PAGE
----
Bendz, GerhardTranslatorsecondary authorsome editionsconfirmed
Blanco, WalterEditorsecondary authorsome editionsconfirmed
Burn, A. R.Introductionsecondary authorsome editionsconfirmed
Damsté, OnnoTranslatorsecondary authorsome editionsconfirmed
de Sélincourt, AubreyTranslatorsecondary authorsome editionsconfirmed
Dewald, CarolynIntroductionsecondary authorsome editionsconfirmed
Dolen, Hein L. vanIntroductionsecondary authorsome editionsconfirmed
Dolen, Hein L. vanTranslatorsecondary authorsome editionsconfirmed
Grene, DavidTranslatorsecondary authorsome editionsconfirmed
Hude, KarlEditorsecondary authorsome editionsconfirmed
Komroff, ManuelEditorsecondary authorsome editionsconfirmed
Kornroff, ManuelEditorsecondary authorsome editionsconfirmed
Lange, FriedrichTranslatorsecondary authorsome editionsconfirmed
Lindskog, AxelTranslatorsecondary authorsome editionsconfirmed
Lindskog, ClaesTranslatorsecondary authorsome editionsconfirmed
Marincola, JohnIntroductionsecondary authorsome editionsconfirmed
Rawlinson, GeorgeTranslatorsecondary authorsome editionsconfirmed
Rein, EdvardTranslatorsecondary authorsome editionsconfirmed
Roberts, Jennifer TolbertEditorsecondary authorsome editionsconfirmed
Waterfield, RobinTranslatorsecondary authorsome editionsconfirmed
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300 (2006IMDb)
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First words
This is the showing forth of the Inquiry of Herodotus of Halicarnassos so that neither the deeds of men may be forgotten by lapse of time, nor the works great and marvellous, which have been produced some by Hellenes and some by Barbarians, may lose their renown; and especially that the causes may be remembered for which these waged war with one another.
Herodotus of Halicarnassus, his Researches are here set down to preserve the memory of the past by putting on record the astonishing achievements both of our own and of other peoples; and more particularly, to show how they came into conflict.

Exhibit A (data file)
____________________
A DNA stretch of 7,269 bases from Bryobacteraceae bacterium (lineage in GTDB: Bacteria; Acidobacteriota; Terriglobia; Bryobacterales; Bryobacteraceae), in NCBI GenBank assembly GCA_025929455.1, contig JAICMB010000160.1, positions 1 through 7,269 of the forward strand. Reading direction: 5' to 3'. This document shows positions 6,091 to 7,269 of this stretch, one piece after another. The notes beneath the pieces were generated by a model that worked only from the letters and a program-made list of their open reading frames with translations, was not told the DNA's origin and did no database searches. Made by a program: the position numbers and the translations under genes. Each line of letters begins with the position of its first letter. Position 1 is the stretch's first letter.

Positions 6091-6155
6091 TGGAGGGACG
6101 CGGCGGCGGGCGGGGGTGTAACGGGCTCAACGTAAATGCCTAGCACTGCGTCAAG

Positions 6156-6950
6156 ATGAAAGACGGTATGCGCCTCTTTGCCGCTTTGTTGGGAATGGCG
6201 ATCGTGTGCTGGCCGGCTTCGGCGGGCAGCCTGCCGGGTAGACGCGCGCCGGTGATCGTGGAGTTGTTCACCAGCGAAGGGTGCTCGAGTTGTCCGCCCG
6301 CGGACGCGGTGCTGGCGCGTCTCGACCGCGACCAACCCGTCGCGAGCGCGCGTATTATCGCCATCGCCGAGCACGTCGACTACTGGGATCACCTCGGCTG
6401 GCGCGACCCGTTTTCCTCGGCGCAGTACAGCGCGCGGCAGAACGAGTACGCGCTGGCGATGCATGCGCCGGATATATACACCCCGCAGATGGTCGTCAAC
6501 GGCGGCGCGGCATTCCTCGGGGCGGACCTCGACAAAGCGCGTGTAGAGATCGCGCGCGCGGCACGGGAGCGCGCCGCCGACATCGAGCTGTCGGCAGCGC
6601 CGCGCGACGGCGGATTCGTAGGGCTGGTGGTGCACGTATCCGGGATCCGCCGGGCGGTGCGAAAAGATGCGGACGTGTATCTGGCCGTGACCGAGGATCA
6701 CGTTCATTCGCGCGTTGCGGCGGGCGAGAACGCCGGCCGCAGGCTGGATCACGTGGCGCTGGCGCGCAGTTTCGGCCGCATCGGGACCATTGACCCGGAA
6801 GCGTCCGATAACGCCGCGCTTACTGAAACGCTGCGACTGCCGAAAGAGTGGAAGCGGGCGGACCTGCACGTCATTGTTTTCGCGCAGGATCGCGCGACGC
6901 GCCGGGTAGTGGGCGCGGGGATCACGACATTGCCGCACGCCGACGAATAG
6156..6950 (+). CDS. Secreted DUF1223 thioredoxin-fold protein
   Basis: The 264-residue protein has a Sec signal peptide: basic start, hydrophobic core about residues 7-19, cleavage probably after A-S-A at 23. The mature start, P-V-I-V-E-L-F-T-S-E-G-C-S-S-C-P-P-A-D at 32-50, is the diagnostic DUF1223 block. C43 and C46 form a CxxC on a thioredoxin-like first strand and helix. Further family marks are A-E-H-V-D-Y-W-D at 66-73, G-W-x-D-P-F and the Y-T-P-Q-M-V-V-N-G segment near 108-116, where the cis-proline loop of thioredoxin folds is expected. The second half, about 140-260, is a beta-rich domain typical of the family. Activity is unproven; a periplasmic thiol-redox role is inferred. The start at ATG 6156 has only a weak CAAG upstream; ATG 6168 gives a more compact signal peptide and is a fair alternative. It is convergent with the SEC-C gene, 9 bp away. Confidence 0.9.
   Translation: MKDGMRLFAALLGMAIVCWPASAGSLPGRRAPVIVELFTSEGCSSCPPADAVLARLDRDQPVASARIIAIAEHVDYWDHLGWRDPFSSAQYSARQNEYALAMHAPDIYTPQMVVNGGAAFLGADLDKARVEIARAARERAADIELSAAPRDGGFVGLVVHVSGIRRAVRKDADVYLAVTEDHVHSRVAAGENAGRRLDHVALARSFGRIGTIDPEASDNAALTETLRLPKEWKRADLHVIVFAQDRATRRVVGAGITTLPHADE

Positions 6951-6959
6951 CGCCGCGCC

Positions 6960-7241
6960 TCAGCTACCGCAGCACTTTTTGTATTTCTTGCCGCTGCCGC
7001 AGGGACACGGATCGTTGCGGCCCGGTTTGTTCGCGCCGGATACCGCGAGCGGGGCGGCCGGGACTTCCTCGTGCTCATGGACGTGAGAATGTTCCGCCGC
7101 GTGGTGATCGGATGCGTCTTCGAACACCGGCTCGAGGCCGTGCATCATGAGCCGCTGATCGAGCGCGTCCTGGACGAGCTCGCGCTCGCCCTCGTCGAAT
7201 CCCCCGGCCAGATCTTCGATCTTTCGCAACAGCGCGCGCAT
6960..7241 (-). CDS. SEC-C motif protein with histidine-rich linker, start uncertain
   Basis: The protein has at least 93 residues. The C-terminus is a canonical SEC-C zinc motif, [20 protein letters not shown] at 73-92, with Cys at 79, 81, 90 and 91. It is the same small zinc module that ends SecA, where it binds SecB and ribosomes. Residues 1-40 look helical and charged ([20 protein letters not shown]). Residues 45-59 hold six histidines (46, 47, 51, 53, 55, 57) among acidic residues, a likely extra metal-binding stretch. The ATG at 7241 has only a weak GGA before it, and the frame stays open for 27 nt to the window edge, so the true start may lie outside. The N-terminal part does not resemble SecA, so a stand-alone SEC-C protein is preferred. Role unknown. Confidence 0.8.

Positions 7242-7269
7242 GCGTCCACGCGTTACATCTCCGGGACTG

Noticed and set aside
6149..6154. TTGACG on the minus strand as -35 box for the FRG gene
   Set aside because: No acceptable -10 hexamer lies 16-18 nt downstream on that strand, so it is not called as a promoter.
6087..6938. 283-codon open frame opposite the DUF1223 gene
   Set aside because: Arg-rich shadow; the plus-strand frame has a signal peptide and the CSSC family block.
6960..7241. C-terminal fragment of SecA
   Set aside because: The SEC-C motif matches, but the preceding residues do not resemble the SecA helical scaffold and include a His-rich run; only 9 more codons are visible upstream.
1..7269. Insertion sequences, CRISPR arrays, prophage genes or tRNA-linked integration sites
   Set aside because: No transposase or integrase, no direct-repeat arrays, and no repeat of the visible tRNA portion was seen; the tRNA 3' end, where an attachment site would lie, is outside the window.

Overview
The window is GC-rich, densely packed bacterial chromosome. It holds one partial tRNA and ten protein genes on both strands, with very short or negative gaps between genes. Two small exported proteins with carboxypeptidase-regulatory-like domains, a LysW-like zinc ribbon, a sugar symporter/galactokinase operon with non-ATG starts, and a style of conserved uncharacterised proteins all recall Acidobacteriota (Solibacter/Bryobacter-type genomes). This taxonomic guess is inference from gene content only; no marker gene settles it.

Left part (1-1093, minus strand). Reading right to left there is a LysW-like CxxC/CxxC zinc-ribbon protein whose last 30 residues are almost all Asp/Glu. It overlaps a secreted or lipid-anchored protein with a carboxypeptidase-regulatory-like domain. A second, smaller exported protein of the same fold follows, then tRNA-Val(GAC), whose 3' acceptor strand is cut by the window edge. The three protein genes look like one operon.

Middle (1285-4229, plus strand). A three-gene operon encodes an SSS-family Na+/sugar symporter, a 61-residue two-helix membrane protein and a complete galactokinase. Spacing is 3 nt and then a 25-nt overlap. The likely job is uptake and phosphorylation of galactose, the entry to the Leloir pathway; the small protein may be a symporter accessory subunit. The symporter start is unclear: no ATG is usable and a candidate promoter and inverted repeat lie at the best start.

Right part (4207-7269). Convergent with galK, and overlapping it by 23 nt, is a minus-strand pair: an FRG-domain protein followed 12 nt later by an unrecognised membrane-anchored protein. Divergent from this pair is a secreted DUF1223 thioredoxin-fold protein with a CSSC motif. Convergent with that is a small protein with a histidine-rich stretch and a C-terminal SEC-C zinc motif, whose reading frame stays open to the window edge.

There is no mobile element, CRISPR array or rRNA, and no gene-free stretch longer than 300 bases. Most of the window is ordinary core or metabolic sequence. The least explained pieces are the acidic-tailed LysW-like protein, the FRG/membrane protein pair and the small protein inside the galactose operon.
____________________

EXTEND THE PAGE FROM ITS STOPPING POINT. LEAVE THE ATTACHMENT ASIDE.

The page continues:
(Penguin Classics, rev. ed., 1972).
Herodotus of Halicarnassus: Researches. These words, visible when the papyrus was rolled up, served the purpose of those on our book-covers.

(Introduction, Penguin Classics, rev. ed., 1972).
Quotations
No one is so foolish as to prefer war to peace, in which, instead of sons burying their fathers, fathers bury their sons.
Such was the number of the barbarians, that when they shot forth their arrows the sun would be darkened by their multitude." Dieneces, not at all frightened at these words, but making light of the Median numbers, answered "Our Trachinian friend brings us excellent tidings. If the Medes darken the sun, we shall have our fight in the shade.
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Herodotus in translation, the whole book in a single volume or in multiple volumes catalogued as one.
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Book description
This is where History really began. Herodotus, though not always accurate, tells a great story of the origin of various civilizations as well as how they thrived. The stories are great even if they can't be taken at face value.
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Amazon.com Product Description (ISBN 0140449086, Paperback)

Translated by Aubrey de Sélincourt with an introduction and Notes by John M. Marincola."

(retrieved from Amazon Thu, 12 Mar 2015 18:09:07 -0400)

(see all 8 descriptions)

The story of the Greek city-states uniting to repel a superior Persian army is the main theme in this classical narrative, but Herodotus fleshes out his text with digressions, describing the wonders of Egypt and recounting stories and folk tales.

» see all 4 descriptions

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2 editions of this book were published by Audible.com.